Columbia, SC (WLTX) - South Carolina state senators spent five hours Tuesday grilling SCE&G and Santee Cooper officials on the decision to abandon a multi-billion dollar project at the V.C. Summer Nuclear Station.
The hearings were the first in a series of meetings as lawmakers investigate why the two utilities walked away from the construction of two nuclear reactors at the plant earlier this summer, a decision that ultimately cost 5,600 people their jobs
There were a lot of questions during the hearing held on the State House grounds, as well as finger-pointing. Both utilities put the blame for the failures on Westinghouse, the company contracted to build the reactors.
The project was over budget and had taken much longer than projected to be completed. Westinghouse ultimately declared bankruptcy, and was taken over by Toshiba. Toshiba then reached a $2.2 billion settlement over the project.
SCE&G and Santee Cooper said had they noticed red flags with Westinghouse since 2014. Santee Cooper mentioned that Westinghouse had delayed the construction by 77 months total, and the company alleged there had been mismanagement by Westinghouse.
Both companies apologized for what happened but lawmakers were not in a sympathetic mood.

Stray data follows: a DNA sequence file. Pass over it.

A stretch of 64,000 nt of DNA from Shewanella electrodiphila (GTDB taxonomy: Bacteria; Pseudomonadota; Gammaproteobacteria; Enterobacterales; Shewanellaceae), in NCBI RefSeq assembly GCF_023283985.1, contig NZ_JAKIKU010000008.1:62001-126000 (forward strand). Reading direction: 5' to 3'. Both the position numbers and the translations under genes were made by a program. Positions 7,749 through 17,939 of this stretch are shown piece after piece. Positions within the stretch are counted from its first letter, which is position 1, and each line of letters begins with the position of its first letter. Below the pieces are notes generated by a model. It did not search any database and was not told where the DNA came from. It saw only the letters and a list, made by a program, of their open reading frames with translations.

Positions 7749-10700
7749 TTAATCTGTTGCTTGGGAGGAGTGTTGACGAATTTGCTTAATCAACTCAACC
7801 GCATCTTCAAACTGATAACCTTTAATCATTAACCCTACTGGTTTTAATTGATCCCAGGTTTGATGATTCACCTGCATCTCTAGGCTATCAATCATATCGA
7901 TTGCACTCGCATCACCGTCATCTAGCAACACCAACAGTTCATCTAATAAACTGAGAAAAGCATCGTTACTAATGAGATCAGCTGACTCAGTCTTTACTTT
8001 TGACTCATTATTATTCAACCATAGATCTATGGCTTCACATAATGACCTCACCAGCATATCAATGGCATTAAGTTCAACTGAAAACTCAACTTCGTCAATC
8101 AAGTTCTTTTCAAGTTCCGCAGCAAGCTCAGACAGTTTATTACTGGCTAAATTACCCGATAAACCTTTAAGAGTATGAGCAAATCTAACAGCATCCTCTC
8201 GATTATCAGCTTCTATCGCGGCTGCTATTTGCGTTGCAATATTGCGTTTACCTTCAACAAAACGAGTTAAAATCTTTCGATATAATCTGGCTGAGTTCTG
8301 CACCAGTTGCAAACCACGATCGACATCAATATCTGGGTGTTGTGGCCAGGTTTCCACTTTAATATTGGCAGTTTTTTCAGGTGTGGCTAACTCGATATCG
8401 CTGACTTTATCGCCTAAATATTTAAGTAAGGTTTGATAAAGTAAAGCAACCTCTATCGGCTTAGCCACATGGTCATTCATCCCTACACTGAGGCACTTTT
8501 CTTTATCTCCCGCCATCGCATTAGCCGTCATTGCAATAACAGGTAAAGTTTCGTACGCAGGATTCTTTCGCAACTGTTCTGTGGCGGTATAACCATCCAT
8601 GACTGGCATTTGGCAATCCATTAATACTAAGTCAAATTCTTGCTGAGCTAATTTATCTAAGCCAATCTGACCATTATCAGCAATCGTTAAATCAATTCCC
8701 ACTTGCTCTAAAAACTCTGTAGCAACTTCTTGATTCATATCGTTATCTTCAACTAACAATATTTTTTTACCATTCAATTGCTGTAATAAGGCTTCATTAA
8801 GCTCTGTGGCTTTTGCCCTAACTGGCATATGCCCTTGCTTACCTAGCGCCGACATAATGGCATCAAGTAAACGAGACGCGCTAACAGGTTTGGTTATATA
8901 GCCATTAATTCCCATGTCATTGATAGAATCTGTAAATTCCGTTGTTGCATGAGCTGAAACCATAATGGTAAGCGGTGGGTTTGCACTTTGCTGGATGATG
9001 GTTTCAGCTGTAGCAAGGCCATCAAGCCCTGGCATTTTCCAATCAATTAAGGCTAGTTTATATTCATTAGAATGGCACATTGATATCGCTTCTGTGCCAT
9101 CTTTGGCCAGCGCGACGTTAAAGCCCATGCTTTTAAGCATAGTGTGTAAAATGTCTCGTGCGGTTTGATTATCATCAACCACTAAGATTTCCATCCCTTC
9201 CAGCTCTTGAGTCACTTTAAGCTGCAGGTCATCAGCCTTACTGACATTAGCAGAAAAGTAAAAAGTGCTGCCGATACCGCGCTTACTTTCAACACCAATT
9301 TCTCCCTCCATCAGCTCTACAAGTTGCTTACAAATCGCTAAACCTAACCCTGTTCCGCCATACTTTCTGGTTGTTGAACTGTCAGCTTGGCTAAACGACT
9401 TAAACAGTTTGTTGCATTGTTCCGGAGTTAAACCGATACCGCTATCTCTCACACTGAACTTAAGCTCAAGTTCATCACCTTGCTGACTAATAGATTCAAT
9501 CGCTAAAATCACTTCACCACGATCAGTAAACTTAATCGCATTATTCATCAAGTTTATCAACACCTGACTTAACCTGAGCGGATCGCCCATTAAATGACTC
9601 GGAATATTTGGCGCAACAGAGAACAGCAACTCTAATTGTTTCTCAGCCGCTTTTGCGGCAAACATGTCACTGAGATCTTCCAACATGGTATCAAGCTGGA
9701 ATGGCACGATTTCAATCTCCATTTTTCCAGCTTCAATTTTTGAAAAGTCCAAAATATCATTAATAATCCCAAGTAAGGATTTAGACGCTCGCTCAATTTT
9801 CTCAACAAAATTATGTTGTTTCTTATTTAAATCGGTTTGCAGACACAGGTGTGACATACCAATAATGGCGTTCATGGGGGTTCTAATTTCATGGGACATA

"We went a number of years with Westinghouse just screwing you over and we just let it happen," said State Sen. Shane Massey. "We can sit here and blame Westinghouse all day, we can blame a partner or two, but at some point we can't pass the buck any more."
SCE&G started suspending payments to Westinghouse in 2011 because they weren't performing. But the partnership remained until the company went into bankruptcy and the project was abandoned.
Back on July 31, Santee Cooper announced first they would leave the project. Hours later, so did SCE&G. SCE&G has said it would have been too expensive to move forward with work on the reactors by themselves.
An idea has been gaining steam for Santee Cooper to sell its 45 percent stake in the construction project, a deal suggested even suggested by Gov. Henry McMaster. But so far, Santee Cooper says they haven't had any serious offers.
Even if someone stepped forward, SCE&G isn't sure yet if they could continue. They also say it would take at least a year to restart construction.
SCANA CEO Kevin Marsh was set to testify during the hearing, but had to leave before his speaking time after he was rushed to the hospital with a medical emergency. SCE&G later said Marsh was deailng with pain from kidney stones, and would be released from the hospital shortly.